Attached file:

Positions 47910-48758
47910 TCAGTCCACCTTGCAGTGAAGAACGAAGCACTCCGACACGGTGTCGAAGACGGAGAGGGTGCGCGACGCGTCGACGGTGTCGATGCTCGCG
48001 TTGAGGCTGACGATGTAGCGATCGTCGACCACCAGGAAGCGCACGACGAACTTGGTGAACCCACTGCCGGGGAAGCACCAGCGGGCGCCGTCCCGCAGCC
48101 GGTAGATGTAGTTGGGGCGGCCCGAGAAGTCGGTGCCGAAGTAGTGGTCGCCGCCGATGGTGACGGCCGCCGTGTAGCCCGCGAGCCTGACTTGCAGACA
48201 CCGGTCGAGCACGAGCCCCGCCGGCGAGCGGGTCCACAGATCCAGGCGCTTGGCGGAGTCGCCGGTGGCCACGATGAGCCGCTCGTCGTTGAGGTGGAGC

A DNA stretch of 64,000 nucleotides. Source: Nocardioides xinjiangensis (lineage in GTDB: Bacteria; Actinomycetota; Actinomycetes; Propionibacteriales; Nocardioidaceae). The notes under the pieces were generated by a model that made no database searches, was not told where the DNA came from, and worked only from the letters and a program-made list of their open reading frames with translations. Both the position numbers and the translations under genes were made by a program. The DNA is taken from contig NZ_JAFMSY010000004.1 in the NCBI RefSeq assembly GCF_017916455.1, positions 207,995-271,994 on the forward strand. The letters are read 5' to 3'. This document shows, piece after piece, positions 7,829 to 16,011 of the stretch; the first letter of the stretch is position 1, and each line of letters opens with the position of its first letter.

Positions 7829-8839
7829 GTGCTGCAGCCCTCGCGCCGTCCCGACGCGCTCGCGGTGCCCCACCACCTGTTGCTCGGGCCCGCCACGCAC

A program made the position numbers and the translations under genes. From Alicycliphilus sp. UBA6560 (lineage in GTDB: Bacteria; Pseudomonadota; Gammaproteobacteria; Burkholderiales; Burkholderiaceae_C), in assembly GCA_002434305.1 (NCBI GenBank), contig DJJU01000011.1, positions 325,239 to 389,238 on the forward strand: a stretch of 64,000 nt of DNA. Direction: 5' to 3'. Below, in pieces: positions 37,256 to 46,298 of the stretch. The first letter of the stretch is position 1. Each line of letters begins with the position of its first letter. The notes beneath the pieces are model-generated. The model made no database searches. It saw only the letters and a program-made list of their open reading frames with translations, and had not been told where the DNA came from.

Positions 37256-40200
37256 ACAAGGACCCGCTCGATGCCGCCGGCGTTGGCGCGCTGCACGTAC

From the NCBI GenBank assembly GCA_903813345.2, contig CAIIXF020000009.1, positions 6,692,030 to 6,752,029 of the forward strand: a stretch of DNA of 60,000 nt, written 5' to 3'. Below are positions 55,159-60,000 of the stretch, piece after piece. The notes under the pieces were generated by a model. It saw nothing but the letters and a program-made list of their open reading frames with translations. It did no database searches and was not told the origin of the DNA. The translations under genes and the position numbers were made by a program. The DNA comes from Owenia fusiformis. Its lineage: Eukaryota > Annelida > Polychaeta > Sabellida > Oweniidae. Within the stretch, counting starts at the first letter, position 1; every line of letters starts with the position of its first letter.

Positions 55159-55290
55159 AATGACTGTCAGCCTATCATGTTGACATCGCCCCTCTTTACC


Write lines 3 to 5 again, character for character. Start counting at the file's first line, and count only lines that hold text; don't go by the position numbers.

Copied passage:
48001 TTGAGGCTGACGATGTAGCGATCGTCGACCACCAGGAAGCGCACGACGAACTTGGTGAACCCACTGCCGGGGAAGCACCAGCGGGCGCCGTCCCGCAGCC
48101 GGTAGATGTAGTTGGGGCGGCCCGAGAAGTCGGTGCCGAAGTAGTGGTCGCCGCCGATGGTGACGGCCGCCGTGTAGCCCGCGAGCCTGACTTGCAGACA
48201 CCGGTCGAGCACGAGCCCCGCCGGCGAGCGGGTCCACAGATCCAGGCGCTTGGCGGAGTCGCCGGTGGCCACGATGAGCCGCTCGTCGTTGAGGTGGAGC